Preserving the tradition in Glens Falls

Courtesy of BSH

Glens Falls, New York is a great little town, and a great little hockey town with a long tradition of welcoming those who play and those who support the sport.

That’s why some of us inveterate hockey nerds who would ordinarily have nothing else to do on a stormy weekend, would drive five hours into the teeth of the snow belt, then stay an extra night because they didn’t want to chance a 10-hour drive back through what is considered by locals to be “light” snow.

But the hamlet located just South and East of the Adirondack Mountains which is home to nearly 15,000 residents is no longer an American Hockey League-level location. I hate to say it. I had to say it. ‘Cause it’s unfortunately true. But that in now way means that hockey can’t flourish here once the NHL’s Triple-A club leaves.

The sands in the hourglass are roughly two-thirds full on the wrong end. The new Phantoms arena is slowly taking shape in an empty, rectangular plot of land in Allentown, PA, which promises a larger fan base in a smaller radius with which to draw from and most importantly, much larger seating capacity.

On Friday night, in a 4-2 loss to the Providence Bruins, the Adirondack Phantoms drew 4,542. That may seem like a tiny crowd, but since the Glens Falls Civic Center holds only just over 4,800, their takeaway was almost 95 percent capacity. However, that ranks fourth-lowest of the 30 current AHL clubs.

When Adirondack entered the league for the 1979-80 season, the league had contracted into smaller markets as larger ones were slowly assumed into the NHL or were no longer viable. There were only 10 clubs, none located further south than Hershey, PA and none further west than Syracuse. By the time of the Red Wings’ third and final Calder Cup win in 1992, the league expanded to 15 teams and extended its footprint from Baltimore to St. John’s Newfoundland.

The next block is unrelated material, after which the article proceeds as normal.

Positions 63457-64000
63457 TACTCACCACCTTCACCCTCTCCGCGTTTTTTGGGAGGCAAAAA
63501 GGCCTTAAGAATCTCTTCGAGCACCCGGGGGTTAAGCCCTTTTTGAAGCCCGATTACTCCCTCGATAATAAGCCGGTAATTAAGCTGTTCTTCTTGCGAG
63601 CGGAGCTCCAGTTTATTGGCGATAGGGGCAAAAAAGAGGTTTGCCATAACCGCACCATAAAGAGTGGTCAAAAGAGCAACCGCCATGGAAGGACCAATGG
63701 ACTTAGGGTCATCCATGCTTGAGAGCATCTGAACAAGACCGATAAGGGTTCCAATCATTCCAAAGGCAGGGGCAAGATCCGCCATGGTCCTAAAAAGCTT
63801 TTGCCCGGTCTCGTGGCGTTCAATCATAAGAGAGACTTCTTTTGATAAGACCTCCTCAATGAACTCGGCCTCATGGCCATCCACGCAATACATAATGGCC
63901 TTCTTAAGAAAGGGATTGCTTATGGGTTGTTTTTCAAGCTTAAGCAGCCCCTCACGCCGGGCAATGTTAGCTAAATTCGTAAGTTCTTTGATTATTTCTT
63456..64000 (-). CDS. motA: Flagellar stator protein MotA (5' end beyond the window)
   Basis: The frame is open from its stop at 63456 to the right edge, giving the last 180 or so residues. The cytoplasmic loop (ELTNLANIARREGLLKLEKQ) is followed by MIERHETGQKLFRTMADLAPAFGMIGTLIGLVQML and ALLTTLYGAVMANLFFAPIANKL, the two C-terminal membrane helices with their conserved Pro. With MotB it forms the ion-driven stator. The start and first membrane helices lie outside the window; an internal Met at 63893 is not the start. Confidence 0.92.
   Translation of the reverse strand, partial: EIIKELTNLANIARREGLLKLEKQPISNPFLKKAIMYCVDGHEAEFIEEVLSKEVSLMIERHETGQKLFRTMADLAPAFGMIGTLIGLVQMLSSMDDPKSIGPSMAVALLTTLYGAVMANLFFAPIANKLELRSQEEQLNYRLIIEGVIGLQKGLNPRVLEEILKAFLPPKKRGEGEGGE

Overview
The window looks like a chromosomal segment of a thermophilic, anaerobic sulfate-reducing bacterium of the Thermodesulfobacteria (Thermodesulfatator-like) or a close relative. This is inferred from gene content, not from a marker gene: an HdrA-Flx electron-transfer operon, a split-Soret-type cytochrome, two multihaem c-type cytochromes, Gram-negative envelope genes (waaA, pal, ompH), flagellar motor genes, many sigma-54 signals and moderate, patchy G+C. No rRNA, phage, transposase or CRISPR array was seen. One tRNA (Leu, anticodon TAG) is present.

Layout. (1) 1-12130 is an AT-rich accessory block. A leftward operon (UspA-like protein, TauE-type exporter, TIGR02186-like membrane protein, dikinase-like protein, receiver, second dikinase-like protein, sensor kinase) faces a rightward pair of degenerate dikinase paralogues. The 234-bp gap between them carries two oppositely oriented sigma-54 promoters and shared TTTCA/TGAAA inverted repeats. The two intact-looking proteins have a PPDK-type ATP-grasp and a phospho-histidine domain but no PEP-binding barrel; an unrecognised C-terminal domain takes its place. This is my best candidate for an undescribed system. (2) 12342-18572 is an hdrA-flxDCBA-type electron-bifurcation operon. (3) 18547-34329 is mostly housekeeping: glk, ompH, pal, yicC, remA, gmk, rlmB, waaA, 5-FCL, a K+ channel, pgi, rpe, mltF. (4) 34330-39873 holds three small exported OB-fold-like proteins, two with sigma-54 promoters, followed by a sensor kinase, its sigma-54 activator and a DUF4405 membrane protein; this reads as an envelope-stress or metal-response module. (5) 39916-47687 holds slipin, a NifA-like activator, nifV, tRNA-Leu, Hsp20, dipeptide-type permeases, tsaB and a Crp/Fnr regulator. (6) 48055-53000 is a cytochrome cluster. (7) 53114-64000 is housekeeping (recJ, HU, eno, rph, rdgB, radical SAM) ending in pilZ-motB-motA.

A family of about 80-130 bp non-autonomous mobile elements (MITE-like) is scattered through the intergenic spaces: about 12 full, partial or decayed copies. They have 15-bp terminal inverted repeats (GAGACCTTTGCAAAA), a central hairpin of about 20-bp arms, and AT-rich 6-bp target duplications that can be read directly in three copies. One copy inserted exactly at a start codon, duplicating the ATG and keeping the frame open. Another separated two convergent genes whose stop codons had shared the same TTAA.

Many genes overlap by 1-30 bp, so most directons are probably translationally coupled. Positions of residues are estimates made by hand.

But by the edge of the new Millennium, after 20 years serving the area, the league had begun the first steps towards linking up more directly with individual NHL franchises. In addition, cities like Philadelphia, Cincinnati, Hartford and Louisville had entered the picture, playing in arenas that were at or near the old-standard NHL capacities. Adirondack’s attendance figures shrunk to under 3,500 per game, worst in its 20-year residency.

So you have to wonder why the Brooks Brothers, of all potential markets not touched by the minor-league experience, wanted to plant the Phantoms in Glens Falls given the economic climate of the league in 2009. In the 10 years between franchise admissions, the AHL exploded into a 29-team behemoth where all but one NHL club had a single-affiliation agreement. Norfolk, Winnipeg, Toronto, Houston, San Antonio, Chicago, Dallas-Fort Worth all joined the landscape in bigger and better and newer arenas. Any time spent in Warren County would be the worst kind of tease.

Average attendance this season is negligibly higher than in 1999 — still not over 3,500 — but compared to the support in Hershey (top overall at 9,261 fans per night) Providence (third overall with 6,991 playing at its smaller downtown arena) and even the new St. John’s franchise (6,287), it’s a losing battle. And when the Phantoms leave for the Lehigh Valley after next season, what then?

The threat of AHL hockey leaving Glens Falls existed as far back as 1986, as in a piece from the Schenectady Gazette from September 20 of that year revealed that with attendance dropping to 4,000 per game, there was the distinct possibility that the Wings could have left town and landed 45 miles to the south in Albany. The article stated that the club lost almost $500,000 — and this was in the wake of the team’s second Calder Cup triumph the previous Spring. That’s incredible, but in just seven short years from the time Mike Ilitch purchased the franchise, the season-ticket base had eroded from 3,900 to 2,400.